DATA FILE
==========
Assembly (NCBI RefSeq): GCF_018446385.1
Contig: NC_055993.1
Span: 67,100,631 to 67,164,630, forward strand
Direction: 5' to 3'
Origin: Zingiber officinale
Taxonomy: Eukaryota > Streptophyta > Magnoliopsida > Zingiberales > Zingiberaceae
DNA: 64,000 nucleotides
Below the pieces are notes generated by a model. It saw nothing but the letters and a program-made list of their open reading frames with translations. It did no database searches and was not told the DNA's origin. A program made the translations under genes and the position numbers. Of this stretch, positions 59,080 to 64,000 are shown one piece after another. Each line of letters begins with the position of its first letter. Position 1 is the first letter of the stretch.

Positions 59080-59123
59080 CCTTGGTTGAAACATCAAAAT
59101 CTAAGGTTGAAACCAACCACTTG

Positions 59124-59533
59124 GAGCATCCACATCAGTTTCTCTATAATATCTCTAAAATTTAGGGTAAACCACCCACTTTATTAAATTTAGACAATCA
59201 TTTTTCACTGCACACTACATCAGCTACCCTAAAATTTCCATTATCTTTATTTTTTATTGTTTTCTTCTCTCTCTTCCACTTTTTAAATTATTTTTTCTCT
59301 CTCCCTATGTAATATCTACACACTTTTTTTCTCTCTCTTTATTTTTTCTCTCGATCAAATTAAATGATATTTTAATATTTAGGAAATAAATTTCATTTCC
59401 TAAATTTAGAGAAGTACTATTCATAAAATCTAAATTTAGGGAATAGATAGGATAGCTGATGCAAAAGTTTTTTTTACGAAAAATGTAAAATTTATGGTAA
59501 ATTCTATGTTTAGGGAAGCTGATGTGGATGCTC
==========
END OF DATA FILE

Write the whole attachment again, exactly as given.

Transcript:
Assembly (NCBI RefSeq): GCF_018446385.1
Contig: NC_055993.1
Span: 67,100,631 to 67,164,630, forward strand
Direction: 5' to 3'
Origin: Zingiber officinale
Taxonomy: Eukaryota > Streptophyta > Magnoliopsida > Zingiberales > Zingiberaceae
DNA: 64,000 nucleotides
Below the pieces are notes generated by a model. It saw nothing but the letters and a program-made list of their open reading frames with translations. It did no database searches and was not told the DNA's origin. A program made the translations under genes and the position numbers. Of this stretch, positions 59,080 to 64,000 are shown one piece after another. Each line of letters begins with the position of its first letter. Position 1 is the first letter of the stretch.

Positions 59080-59123
59080 CCTTGGTTGAAACATCAAAAT
59101 CTAAGGTTGAAACCAACCACTTG

Positions 59124-59533
59124 GAGCATCCACATCAGTTTCTCTATAATATCTCTAAAATTTAGGGTAAACCACCCACTTTATTAAATTTAGACAATCA
59201 TTTTTCACTGCACACTACATCAGCTACCCTAAAATTTCCATTATCTTTATTTTTTATTGTTTTCTTCTCTCTCTTCCACTTTTTAAATTATTTTTTCTCT
59301 CTCCCTATGTAATATCTACACACTTTTTTTCTCTCTCTTTATTTTTTCTCTCGATCAAATTAAATGATATTTTAATATTTAGGAAATAAATTTCATTTCC
59401 TAAATTTAGAGAAGTACTATTCATAAAATCTAAATTTAGGGAATAGATAGGATAGCTGATGCAAAAGTTTTTTTTACGAAAAATGTAAAATTTATGGTAA
59501 ATTCTATGTTTAGGGAAGCTGATGTGGATGCTC